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Campus Access

Degree Program


Degree Type

Master of Arts (M.A.)

Year Degree Awarded


Month Degree Awarded



Miyamoto Musashi, Gorinsho, Book of Five Rings, Warfare, Swordsmanship, Kendo


Miyamoto Musashi (1584-1645) wrote the Gorinsho ("Book of Five Rings") at the end of his life. The text is divided into five sections, “Earth,” “Water,” “Fire,” “Wind,” and “Space;” the first three introduce and explain both military strategy and warfare of his school, Niten-ichi-ryū. “Wind” is a critique of the tendencies Musashi noticed in other sword schools, and “Space” describes the concept of warfare and how to embody its “true way” (though this scroll is evidently incomplete).

There are many English translations, yet I make the claim that one more is necessary. Since its first translation in 1974 to its most recent in 2009, the Gorinsho’s meaning has been ill represented in English and no extant translation is suitable for scholarly reference. These translations suffer primarily from three flaws: fundamental translation errors, the effacing of cultural references, and an apparent lack of knowledge concerning the Gorinsho’s textual history. The source text for these problematic English translations is invariably the Hosokawa family manuscript, a wholly unsuitable manuscript for translation.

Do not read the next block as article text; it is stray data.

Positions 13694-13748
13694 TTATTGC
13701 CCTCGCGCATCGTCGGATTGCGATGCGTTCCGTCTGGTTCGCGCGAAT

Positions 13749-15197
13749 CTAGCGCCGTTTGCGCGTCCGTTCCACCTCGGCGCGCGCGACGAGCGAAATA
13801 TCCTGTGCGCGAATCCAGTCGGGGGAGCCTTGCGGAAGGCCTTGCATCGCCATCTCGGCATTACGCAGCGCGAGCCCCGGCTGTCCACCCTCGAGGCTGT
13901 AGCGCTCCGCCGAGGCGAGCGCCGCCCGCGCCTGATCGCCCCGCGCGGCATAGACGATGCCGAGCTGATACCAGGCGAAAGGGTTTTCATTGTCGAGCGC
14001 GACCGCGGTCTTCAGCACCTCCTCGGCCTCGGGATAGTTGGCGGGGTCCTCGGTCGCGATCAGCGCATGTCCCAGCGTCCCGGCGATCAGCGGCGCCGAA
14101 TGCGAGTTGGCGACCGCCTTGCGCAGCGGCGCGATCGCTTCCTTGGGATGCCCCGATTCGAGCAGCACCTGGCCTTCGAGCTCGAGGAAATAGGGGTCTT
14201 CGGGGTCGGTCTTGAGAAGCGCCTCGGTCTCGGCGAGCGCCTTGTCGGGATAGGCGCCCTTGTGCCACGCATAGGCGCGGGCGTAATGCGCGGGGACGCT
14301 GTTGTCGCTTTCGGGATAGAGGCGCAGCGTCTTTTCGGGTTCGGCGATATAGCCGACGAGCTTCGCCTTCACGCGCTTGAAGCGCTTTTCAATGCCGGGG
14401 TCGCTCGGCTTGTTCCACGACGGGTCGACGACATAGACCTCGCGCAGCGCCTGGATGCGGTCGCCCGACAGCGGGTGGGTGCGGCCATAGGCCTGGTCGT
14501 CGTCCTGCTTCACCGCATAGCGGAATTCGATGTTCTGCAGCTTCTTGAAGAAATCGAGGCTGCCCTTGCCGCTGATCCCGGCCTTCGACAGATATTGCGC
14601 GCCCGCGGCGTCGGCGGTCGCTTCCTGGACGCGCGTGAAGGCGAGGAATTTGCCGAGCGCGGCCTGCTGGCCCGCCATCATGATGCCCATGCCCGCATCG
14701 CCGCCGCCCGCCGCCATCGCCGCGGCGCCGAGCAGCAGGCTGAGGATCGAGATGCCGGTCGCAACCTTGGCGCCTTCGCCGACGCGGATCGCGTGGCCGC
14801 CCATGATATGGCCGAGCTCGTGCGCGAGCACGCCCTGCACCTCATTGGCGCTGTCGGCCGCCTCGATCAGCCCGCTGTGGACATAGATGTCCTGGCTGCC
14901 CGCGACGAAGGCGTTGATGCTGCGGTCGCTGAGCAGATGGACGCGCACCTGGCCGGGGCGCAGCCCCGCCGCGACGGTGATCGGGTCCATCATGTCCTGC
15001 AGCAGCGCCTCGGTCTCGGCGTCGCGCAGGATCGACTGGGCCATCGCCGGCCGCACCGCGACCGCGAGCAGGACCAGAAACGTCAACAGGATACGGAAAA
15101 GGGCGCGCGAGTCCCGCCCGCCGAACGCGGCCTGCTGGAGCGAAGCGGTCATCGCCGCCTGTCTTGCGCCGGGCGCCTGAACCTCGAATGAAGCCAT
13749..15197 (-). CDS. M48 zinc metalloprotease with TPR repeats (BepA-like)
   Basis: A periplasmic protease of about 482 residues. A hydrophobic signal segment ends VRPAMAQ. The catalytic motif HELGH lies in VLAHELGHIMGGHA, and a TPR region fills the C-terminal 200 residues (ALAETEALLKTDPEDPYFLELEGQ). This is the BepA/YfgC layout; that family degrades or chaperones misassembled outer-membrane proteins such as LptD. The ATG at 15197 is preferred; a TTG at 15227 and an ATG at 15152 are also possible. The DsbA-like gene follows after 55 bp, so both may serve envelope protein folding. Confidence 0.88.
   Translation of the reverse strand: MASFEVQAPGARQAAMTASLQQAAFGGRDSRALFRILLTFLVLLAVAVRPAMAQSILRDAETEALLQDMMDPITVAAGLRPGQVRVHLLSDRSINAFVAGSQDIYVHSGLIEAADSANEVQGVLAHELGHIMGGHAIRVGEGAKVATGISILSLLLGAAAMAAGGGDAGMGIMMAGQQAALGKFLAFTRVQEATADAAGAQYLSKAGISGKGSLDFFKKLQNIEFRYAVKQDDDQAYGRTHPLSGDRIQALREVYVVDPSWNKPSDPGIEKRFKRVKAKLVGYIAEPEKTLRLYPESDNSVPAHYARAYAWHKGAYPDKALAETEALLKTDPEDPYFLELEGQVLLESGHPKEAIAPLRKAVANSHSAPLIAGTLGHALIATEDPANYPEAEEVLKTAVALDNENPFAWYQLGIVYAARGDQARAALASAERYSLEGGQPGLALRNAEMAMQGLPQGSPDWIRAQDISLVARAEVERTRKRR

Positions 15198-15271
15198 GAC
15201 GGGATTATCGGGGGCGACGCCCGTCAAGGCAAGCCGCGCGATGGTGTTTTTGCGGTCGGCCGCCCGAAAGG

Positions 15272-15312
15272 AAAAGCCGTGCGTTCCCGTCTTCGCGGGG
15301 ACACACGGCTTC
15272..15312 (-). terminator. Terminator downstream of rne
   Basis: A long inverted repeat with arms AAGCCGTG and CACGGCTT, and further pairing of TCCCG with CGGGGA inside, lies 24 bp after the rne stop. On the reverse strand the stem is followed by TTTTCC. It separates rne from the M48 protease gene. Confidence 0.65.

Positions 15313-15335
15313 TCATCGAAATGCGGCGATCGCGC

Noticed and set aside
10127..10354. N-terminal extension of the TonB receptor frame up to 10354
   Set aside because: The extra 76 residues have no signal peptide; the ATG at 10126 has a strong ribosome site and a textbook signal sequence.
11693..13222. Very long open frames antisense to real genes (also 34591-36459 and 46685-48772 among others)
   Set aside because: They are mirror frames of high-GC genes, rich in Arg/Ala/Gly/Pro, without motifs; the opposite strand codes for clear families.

In recent years, the Harima Musashi Kenkyūkai, a Japan-based research group, has done much worthwhile scholarship on the Gorinsho and has compiled a new annotated edition of the text based on a thorough examination of all extant manuscripts. My translation is based on their authoritative edition and it benefits greatly from their research. This thesis endeavors to make clear the case that a new scholarly Gorinsho translation is necessary and provide a preliminary, annotated translation to fulfill that need.

First Advisor

Stephen M Forrest